To make a long story short, we stayed on the side of the road for about an hour. Two sheep died, and a third was injured enough that the owners included it in the casualties. After some debate, we decided not to call the police and instead to negotiate an amount to pay and move on. We had to backtrack to Foča because the radiator had been punctured in the impact and was leaking fluid. “Betty” the van suffered a few other cosmetic injuries but in general came out relatively unscathed. We were all fine too, which is impressive. Scott did a tremendous job of leading and staying cool in a very challenging situation.
Fortunately, the men at the repair shop were able to drop what they were doing to help us. We got underway again in about two hours. I think Saint Christopher helped us out!
The remaining drive through Bosnia grew increasingly rural and Serb-populated. At one point we passed a giant memorial to Tito, complete with a statue and 10-meter long letters spelling out his name. We finally arrived at the tiny border with Serbia around 5.
Every border experience is interesting, and this was no exception. First we laughed at one of the guardrails, which was wrapped in duct tape – clearly someone had driven through it at one point. Next, since we were in the middle of nowhere with no idea where there might next be a place to stop, a few of us ladies got out to find a toilet. Squatters exist in this rural part of the Balkans, and the one at the border officially qualifies as the worst I’ve used… I’ll leave it at that.
Passports freshly stamped, we continued into Serbia and went through another set of winding roads through mountains and extremely small, impoverished towns. There seemed to be no one around for miles, but we saw lots of livestock (including sheep) roaming the hills and fields. We eventually stopped at a gas station for some dinner (salami, bread, and cheese – the official World at Play sandwich) and another squat toilet experience, then we continued on to a larger, crazy town called Novo Pizaro, which we renamed Novo Bizarro. The main road through town was very narrow, filled with people, and went in the most crooked path imaginable. Some in the van commented that it reminded them of Southeast Asia.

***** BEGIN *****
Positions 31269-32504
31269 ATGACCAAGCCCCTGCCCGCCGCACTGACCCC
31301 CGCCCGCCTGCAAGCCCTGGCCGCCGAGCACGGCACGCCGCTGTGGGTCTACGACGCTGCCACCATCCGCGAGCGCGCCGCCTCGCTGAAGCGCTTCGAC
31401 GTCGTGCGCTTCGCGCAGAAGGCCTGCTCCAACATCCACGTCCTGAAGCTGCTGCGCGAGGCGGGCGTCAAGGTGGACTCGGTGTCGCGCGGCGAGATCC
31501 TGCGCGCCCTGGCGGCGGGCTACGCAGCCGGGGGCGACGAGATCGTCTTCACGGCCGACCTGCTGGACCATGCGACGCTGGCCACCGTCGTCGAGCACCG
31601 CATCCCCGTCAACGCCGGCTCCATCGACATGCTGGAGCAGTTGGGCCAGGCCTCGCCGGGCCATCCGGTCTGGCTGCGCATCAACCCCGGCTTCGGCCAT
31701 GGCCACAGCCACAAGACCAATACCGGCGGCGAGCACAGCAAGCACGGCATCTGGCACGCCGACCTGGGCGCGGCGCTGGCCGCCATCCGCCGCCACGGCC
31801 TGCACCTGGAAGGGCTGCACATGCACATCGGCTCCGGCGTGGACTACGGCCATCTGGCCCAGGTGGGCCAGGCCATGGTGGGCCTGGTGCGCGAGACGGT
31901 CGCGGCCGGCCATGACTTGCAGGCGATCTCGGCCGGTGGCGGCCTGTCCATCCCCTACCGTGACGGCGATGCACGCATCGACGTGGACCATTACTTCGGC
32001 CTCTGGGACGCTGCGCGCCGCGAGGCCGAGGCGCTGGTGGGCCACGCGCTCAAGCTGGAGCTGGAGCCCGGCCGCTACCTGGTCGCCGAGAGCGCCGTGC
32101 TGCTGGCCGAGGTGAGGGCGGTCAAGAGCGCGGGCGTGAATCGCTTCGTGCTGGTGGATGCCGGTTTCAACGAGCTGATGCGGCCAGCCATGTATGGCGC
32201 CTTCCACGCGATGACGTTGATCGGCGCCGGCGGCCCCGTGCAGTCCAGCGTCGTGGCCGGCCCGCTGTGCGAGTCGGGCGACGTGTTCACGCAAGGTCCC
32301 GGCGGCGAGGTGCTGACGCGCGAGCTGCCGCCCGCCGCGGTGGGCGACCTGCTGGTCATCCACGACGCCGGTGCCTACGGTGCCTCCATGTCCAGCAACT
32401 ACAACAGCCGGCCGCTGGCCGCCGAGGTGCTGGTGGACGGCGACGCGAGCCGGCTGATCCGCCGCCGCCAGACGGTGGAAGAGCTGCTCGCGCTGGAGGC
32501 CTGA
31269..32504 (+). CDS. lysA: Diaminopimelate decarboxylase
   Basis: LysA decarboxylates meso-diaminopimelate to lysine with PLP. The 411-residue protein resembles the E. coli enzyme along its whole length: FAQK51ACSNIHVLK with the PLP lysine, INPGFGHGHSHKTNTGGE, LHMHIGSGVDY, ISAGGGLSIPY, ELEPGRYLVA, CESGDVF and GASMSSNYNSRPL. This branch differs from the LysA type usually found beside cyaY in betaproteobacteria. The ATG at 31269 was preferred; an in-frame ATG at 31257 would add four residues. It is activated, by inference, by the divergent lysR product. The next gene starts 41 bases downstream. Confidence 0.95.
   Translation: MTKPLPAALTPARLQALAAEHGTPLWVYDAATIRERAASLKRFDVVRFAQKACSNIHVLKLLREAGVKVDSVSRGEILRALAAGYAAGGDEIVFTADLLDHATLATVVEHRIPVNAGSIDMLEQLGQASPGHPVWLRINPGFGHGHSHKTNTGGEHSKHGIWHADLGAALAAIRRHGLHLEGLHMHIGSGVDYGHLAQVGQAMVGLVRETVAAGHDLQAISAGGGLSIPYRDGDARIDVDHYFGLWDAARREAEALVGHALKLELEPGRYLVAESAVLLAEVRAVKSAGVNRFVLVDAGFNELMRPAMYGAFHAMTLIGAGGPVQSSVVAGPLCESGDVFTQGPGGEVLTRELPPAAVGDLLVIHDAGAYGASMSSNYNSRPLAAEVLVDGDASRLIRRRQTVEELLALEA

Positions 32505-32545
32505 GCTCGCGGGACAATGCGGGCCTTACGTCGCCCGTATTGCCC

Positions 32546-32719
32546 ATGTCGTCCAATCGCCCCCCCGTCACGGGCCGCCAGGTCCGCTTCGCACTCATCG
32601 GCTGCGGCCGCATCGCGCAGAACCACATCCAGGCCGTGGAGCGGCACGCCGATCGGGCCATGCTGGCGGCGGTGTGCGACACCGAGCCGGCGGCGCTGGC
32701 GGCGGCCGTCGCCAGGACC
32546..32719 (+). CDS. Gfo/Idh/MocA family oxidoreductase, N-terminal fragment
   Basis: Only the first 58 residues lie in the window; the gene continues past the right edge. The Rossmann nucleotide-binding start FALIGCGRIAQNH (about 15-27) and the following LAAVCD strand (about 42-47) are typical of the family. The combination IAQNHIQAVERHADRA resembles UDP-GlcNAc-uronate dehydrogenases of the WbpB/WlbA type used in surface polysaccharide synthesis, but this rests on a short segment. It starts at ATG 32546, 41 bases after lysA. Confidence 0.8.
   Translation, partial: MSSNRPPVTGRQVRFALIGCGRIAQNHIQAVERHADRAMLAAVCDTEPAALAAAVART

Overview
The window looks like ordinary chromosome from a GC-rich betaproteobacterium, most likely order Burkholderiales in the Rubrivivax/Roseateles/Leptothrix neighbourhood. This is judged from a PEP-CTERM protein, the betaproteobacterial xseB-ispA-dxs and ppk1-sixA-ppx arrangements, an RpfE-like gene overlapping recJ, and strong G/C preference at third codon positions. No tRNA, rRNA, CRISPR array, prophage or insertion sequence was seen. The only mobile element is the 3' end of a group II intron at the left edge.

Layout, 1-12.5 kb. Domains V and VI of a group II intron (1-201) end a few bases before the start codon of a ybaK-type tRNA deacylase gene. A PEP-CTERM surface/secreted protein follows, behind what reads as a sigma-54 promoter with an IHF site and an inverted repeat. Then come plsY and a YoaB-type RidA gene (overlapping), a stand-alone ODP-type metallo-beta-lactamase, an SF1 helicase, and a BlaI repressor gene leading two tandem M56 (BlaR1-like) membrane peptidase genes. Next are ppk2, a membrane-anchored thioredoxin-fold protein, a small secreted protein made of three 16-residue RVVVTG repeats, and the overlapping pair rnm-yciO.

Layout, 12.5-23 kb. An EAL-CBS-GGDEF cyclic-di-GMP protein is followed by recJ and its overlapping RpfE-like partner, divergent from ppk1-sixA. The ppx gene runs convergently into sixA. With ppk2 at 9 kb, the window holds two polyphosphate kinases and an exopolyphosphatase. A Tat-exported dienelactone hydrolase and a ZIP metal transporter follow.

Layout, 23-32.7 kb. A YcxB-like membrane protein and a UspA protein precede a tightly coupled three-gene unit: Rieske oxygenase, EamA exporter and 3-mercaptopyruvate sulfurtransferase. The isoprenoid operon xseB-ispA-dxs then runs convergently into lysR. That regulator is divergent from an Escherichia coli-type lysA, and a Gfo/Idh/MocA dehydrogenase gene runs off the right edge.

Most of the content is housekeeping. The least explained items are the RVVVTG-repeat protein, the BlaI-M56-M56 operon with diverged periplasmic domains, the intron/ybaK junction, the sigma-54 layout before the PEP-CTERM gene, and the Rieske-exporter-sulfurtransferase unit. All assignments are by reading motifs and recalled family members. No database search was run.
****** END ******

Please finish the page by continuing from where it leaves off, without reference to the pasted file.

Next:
Night fell while we were unscrambling our way through Novo Bizzaro. We passed some lakes that I’m sure are quite beautiful in the daytime. Houses started to dwindle as we approached the border with Kosovo, so it was very dark, and we encountered two trucks that had just stopped in our lane, so it was once again not the most relaxing of drives for Scott. (At this point we’d been on the road for about 14 hours.)
There is a curious bit of no-man’s land between where Serbia ends and Kosovo begins. The border out of Serbia is m favorite so far; the guard was a hot young guy around all of our ages who was hilarious and teased us about running a stop sign (true) and then made us open the back, at which point he jokingly asked if we had any drugs (no). Anyway, we got through with no problems and with another round of squats, this time in a field (I did not participate). Ten minutes later we reached the border into Kosovo. They took the time to enter our passports into a computer, so we had time to look around at a gas tank left by the UN and a truck full of cows that pulled up next to us.
Upon entering Kosovo, we passed a large sign reminding UN and NATO workers that this was the border and not to cross. This is also my first time being in a place with an active international peacekeeping presence; I am curious to see what else we’ll encounter.
We continued driving through sparse countryside for about half an hour, then suddenly there were stores, giant wedding receptions (that looked SO FUN), and huge produce stands lining the road. One of our partners met us about 40 minutes outside Prištine, so we had an escort the rest of the way.
Prištine is MUCH larger than we had imagined, and it’s also more posh – we haven’t driven through much, but the area where we’re staying has lots of upscale shops that I never expected in a place that so immediately evokes an image of war. I am looking forward to driving through more of the city today.
That’s all for now – time for our first session!